Well, today I realized that I understand why they do that. Because they can't stand the thought of someone else seeing that piece of bark or fuzz or whatever in their precious baby's hair.

I totally get that.

I swear I don't eat whatever I pull out.

* * *

03 February 2012

7 Quick Takes: Volume 49

It's Friday.
I'm frozen.
I'm frightful.
I'm free.

Please visit Jennifer, the host of 7QT, and visit the links to some of today's other Quick Takers.


Over a year ago, I decided to paint ceramic mugs for my kids as a gift for Christmas, 2010.  That December, I spent many hours painstakingly creating unique designs for each of them.  Christmas morning, they were delighted by the colorful, personalized cups...which were painted with the wrong paint.  In a few days, it was all rubbed off.

OK.  Lesson learned.  Get the right paint.  I promised the kids I would re-do them.  I never did.

Christmas 2011.  I bought more cups.  I bought some Ceramcoat paint, because I figured, based on the name, that this paint was good for ceramics.  I painted another couple of cups.  I realized quickly this was also the wrong paint.  I gave up in disgust.

OK. Lesson learned.  ASK QUESTIONS.  So this time, when I went to Joann Fabrics, I asked someone to direct me to the right paint for ceramic mugs.  BINGO!  I got the right kind of paint.  I still haven't painted cups for the kids...yet...but I did one for my nephew for his birthday last week:

This was a ton of fun to do, and reminded me how much I need a creative outlet in my life.  To the children I gave birth to: I promise yours will be done by Easter!  ♥


Son #2's observation regarding Little T:
Mom, it's the strangest thing, but whenever I see Tallulah at school, she's calm, she's behaving, she's doing everything her teacher tells her to do.  She's not screaming or kicking or being wacky at all!
Yeah, well, that tells you a little bit what she can be like at home. 


But then again, this is also the child who said to me the other day:
Mommy, I want to thank you for four things.  Thank you for taking me to the park.  Thank you for taking off this bandaid and for taking off the other bandaid.  And thank you for making my dinner.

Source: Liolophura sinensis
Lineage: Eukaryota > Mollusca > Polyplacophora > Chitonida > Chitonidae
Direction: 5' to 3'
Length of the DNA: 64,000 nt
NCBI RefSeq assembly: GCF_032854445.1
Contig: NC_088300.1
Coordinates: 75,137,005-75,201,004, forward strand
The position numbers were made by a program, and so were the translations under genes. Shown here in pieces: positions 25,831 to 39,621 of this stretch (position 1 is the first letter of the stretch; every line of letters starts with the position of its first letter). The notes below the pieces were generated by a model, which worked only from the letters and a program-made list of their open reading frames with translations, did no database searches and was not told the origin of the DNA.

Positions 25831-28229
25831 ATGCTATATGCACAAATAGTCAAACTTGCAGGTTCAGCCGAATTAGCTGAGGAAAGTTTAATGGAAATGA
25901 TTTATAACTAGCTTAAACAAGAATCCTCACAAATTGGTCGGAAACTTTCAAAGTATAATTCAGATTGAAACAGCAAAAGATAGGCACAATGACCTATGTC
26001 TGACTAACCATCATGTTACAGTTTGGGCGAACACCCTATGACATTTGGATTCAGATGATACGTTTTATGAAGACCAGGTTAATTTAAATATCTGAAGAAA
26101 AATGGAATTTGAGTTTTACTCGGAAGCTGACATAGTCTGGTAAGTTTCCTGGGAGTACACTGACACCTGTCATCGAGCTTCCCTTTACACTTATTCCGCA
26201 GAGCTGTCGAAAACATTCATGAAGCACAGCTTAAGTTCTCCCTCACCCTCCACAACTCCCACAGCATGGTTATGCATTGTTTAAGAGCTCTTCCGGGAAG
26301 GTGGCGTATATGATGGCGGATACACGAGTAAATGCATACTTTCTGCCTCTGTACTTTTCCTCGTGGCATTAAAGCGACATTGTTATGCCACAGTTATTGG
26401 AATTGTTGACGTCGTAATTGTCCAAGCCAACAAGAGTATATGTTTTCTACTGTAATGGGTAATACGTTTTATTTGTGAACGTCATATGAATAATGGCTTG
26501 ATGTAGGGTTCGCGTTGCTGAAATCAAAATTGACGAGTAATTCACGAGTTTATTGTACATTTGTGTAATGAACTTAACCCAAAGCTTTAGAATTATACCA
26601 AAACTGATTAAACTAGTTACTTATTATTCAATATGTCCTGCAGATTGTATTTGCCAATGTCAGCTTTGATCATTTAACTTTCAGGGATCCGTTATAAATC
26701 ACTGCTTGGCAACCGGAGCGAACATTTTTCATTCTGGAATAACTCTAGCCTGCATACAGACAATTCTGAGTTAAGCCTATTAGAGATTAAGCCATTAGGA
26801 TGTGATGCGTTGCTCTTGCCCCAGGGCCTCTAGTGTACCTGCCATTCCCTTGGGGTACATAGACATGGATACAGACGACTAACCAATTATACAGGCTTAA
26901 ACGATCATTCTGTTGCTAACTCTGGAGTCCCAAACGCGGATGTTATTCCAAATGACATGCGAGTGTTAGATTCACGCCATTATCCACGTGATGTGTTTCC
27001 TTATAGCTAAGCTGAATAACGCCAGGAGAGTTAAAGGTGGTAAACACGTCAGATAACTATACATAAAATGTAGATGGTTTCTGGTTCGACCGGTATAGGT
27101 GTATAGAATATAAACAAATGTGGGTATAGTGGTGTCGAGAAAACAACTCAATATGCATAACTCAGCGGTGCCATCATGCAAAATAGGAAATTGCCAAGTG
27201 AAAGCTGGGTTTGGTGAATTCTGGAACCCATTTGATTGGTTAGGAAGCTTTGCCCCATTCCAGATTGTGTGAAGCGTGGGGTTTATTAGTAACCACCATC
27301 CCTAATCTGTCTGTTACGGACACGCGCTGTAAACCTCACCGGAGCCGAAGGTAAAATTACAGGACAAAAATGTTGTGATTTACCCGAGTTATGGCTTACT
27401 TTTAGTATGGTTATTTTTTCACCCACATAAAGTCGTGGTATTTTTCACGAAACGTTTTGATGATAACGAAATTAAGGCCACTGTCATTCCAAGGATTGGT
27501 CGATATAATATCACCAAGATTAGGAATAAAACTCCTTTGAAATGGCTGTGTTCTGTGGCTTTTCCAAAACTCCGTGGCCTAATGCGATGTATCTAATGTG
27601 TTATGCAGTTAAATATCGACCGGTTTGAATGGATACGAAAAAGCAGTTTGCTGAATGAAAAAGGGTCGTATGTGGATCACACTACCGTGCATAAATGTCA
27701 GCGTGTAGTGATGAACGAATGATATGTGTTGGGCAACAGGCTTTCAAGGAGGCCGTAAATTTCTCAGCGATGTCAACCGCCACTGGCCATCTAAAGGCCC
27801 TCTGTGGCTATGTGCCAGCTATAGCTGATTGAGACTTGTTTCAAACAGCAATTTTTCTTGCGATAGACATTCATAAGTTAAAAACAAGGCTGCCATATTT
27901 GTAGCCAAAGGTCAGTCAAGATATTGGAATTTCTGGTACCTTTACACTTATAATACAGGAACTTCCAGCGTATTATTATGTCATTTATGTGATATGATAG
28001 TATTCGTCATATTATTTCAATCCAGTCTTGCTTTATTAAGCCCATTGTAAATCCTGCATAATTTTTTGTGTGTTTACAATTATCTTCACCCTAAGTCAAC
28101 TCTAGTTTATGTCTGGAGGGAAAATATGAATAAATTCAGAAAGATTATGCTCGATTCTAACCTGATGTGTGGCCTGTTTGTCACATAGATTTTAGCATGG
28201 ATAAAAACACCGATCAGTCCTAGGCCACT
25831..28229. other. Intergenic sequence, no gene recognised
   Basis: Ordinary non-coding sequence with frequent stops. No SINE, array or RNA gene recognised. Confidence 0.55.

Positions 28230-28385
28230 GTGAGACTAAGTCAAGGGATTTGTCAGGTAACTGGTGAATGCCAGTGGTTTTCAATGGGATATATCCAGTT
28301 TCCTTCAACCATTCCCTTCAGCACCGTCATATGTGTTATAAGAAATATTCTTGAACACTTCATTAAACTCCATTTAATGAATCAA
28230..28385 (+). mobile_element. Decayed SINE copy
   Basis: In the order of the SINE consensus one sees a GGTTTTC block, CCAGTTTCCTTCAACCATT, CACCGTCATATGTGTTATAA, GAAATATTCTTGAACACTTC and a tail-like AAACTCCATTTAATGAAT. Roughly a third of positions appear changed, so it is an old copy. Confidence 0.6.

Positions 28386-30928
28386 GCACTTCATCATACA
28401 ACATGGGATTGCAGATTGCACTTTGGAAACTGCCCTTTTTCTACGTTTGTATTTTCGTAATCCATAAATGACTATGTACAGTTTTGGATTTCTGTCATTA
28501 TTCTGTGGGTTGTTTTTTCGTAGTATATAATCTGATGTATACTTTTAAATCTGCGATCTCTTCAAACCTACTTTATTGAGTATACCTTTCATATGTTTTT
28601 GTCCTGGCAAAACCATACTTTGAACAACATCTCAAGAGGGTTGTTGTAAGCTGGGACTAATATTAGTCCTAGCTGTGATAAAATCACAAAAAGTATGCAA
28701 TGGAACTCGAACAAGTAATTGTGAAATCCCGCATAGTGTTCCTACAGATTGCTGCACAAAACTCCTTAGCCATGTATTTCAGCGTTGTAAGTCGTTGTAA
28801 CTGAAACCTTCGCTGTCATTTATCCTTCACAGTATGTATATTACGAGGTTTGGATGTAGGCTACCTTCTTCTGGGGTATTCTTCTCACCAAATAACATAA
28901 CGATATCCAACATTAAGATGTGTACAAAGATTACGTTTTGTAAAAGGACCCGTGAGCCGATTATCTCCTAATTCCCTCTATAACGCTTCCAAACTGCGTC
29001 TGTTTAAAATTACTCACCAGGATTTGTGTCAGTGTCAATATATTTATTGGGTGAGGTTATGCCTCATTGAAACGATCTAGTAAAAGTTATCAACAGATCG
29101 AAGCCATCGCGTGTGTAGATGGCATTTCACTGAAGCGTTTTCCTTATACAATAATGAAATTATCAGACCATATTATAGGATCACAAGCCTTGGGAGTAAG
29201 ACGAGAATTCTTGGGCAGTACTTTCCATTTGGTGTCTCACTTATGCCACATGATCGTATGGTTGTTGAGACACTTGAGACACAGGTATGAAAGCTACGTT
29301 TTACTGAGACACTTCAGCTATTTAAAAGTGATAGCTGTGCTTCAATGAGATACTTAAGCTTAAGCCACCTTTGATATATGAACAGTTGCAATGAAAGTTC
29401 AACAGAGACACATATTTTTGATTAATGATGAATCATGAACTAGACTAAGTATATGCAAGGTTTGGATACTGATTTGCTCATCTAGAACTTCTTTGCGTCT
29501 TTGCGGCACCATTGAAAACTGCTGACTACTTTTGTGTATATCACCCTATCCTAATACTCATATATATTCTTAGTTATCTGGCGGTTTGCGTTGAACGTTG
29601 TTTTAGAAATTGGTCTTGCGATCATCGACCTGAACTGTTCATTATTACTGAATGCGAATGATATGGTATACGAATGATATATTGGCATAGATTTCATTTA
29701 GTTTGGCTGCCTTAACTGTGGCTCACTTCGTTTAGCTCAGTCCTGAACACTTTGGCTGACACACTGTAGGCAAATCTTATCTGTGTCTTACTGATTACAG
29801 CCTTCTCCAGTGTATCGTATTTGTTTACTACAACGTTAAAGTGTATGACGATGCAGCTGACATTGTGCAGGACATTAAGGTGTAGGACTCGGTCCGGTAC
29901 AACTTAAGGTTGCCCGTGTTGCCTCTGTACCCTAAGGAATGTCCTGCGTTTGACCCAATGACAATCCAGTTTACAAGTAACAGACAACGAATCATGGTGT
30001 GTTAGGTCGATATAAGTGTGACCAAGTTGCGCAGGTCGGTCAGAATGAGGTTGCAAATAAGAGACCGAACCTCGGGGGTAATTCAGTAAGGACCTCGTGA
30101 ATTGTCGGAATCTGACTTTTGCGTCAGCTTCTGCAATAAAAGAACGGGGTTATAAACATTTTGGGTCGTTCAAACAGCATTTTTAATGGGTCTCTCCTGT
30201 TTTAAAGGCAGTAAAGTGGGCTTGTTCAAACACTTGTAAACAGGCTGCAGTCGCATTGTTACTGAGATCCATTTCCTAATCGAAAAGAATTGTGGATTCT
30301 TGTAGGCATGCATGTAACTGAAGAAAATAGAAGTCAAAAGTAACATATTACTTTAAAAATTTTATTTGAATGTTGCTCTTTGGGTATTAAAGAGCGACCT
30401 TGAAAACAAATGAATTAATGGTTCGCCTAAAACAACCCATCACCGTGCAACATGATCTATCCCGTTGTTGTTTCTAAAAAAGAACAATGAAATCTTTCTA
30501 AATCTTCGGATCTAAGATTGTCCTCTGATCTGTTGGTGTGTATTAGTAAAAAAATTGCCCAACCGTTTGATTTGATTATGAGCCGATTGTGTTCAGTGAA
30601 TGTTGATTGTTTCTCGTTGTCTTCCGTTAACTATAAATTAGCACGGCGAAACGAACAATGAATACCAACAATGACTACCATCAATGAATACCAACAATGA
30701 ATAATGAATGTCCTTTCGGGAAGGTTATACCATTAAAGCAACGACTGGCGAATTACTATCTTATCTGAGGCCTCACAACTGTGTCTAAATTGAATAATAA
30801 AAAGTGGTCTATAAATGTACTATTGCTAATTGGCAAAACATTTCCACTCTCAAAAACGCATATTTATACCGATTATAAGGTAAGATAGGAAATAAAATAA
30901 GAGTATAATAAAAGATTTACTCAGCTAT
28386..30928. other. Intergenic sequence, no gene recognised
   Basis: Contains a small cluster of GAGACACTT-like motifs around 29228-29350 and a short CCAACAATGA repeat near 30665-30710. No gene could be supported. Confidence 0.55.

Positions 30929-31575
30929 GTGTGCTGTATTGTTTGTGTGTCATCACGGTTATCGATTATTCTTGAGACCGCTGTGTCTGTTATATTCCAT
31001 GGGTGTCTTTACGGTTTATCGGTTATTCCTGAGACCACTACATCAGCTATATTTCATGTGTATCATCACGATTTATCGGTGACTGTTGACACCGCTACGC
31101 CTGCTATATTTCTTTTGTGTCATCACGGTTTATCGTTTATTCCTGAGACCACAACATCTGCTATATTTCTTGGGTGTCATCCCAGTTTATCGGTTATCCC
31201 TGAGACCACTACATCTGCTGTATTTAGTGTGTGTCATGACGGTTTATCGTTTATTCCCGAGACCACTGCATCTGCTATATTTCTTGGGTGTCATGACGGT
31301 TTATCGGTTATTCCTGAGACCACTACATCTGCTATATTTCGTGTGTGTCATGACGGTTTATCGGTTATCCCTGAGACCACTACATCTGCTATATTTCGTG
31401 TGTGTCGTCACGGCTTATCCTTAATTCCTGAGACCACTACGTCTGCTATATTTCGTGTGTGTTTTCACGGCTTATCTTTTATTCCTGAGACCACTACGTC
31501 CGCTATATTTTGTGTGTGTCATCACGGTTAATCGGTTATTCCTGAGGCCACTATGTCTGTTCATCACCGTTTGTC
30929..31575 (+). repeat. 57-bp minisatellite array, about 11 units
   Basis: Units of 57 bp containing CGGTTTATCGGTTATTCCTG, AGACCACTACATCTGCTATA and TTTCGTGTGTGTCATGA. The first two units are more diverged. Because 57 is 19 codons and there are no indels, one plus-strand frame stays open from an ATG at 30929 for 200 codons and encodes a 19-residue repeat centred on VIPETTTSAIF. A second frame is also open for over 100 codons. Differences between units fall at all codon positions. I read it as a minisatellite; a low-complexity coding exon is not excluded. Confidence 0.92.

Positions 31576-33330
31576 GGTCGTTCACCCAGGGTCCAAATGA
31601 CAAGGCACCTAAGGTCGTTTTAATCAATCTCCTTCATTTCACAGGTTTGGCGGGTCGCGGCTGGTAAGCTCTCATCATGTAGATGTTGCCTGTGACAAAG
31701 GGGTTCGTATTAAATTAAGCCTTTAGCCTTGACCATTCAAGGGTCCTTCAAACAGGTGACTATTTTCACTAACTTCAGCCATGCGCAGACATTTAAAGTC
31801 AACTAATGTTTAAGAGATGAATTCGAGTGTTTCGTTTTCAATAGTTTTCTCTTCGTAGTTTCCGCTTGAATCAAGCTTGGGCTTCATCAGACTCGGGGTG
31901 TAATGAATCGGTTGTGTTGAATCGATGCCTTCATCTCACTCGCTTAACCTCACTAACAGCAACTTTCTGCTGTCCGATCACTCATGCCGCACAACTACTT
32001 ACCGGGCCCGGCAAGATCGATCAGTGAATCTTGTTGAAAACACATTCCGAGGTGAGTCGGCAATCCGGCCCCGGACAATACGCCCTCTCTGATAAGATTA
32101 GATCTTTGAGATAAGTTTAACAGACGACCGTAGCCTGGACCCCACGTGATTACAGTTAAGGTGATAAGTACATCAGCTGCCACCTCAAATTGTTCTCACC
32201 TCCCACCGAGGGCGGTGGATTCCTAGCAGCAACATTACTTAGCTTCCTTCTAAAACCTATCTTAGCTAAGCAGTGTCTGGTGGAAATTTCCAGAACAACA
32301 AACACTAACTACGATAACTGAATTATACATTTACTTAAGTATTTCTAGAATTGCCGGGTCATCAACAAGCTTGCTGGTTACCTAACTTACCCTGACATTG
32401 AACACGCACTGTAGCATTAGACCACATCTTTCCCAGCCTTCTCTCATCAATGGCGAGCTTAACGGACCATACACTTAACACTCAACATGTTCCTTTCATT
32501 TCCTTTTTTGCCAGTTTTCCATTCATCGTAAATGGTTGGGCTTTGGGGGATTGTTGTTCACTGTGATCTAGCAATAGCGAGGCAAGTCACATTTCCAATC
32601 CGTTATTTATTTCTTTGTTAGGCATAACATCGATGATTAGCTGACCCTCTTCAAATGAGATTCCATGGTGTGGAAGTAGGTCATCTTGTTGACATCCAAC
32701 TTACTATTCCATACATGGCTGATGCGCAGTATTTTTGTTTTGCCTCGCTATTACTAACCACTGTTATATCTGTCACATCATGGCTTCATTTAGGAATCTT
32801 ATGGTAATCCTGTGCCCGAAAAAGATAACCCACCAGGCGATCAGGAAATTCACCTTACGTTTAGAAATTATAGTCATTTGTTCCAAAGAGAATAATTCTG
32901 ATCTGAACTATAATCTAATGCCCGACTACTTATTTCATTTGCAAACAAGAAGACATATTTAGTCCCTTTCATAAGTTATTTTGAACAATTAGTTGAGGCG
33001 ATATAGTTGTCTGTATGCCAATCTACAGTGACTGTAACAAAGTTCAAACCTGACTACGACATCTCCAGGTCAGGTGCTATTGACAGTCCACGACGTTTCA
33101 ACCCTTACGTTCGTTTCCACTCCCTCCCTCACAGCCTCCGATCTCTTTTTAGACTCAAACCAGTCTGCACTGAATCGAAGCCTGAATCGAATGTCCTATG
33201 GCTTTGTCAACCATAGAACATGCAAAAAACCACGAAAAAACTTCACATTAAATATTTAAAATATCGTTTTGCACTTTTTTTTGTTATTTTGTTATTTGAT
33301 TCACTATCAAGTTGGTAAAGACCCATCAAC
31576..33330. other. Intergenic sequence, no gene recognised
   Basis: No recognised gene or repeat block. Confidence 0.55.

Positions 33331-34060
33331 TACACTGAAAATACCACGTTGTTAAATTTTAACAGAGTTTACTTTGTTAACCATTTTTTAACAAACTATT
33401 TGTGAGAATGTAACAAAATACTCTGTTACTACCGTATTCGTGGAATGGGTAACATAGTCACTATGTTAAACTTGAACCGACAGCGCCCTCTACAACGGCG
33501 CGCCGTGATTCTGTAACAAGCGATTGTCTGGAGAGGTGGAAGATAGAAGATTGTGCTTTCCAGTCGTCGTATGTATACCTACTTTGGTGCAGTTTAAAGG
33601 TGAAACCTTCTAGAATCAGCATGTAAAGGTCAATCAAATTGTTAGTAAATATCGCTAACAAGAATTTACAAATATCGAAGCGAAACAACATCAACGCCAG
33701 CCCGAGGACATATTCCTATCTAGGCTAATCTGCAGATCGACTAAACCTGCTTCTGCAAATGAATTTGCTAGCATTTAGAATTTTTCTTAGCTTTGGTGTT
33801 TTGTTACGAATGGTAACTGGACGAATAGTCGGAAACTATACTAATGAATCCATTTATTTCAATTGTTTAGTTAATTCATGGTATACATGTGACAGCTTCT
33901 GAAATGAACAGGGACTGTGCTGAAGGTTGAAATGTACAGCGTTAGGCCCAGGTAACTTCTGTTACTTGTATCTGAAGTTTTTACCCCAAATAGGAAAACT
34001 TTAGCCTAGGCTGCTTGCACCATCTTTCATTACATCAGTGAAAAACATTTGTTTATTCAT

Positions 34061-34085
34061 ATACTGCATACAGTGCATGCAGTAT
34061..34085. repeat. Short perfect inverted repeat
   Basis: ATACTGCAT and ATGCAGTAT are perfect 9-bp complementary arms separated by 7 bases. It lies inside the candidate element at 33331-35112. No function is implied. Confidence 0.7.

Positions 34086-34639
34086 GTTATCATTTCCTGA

And the next day she gazed at me with a little smile and said: "Why is my mother so wonderful?"

What's a little kicking and screaming when it comes with words like that??


She also recently asked me, upon seeing a work crew digging a large hole on a street corner: "Are they burying a dead body?"

Methinks it's time to monitor the 5-year old's media intake a little bit more closely.


In honor of Valentine's Day coming, I'd like to recommend a very little, but very lovely book for young children.  This is one of our favorites:

So sweet.  Plus, the little girl in the story has perhaps one of the greatest all time little girl story names ever: Cornelia Augusta.  Love that.


You know what I love about my 7 year old?  When she is yammering away and talking a blue streak and when I think I can't take it anymore, I can look at her and say: "OK, stop talking now."  And she laughs.  And she stops talking.  And she doesn't get upset.

My wish for every mother in the world is a child with a temperament like hers.


A friend of mine sent me a text last night with a bit of advice for getting through my day.  I was expressing my concern to her about how I was going to shepherd my kids through the process of doing homework, doing chores, making and eating dinner, and showering and getting ready for the morrow.  She sent me an Act of Faith from a book she has called Small Steps for Catholic Moms:
Instead of focusing on the outcomes of your activities today, focus simply on your state of soul as you do them.  As you work, don't sin.
Those few words shifted my perspective on what my family needed to do.  And since I'm not afraid of the word "sin" -- don't we all do things we wish we hadn't done, especially when it comes to our children? -- I was able to read those words and focus differently on the evening that lay ahead of me.

Let's hope I remember them again today.

* * *

02 February 2012

A Morning Bouquet

I took my dog for a walk this morning.  The sky was bright and clear, the air brisk and warm at the same time.  By all accounts, it was a glorious time to be outside with a good and loyal dog.  I gathered a photo bouquet:

Sounds lovely, doesn't it?

Well, it was.  But it was also a little wonky.  My good and loyal dog is terrible on leash, so who was walking whom was very much a question.  It was more of a frenzied jitterbug than anything else.  My joints hurt by about half way down our block.  She had a fabulous time, investigating, with vigor, every interesting plant, pile, leaf, person, car, canine or random ball we encountered.  I bounced along behind the leash, arm outstretched, teeth rattling around in my head, vowing again to get some obedience lessons scheduled.

Ever walk by tree or a pole with a dog?  Why do they always go the opposite way around than we do?  WHY?

So yes, I took some pretty pictures on my "relaxing" morning walk.  While negotiating a 75 pound black lab who was jumping out of her skin with excitement and while delicately carrying a plastic bag of dog poop, which nearly hit me in the head during a couple of spin-arounds I had to do to avoid tripping over the leash.

Also, have you ever tried focusing an iPhone camera with one hand while being yanked hither and non by the leash in your other hand?  It's almost a contact sport.

A 20 minute walk, and I'm exhausted.  At least I have some pretty pictures to look at while I recover.

* * *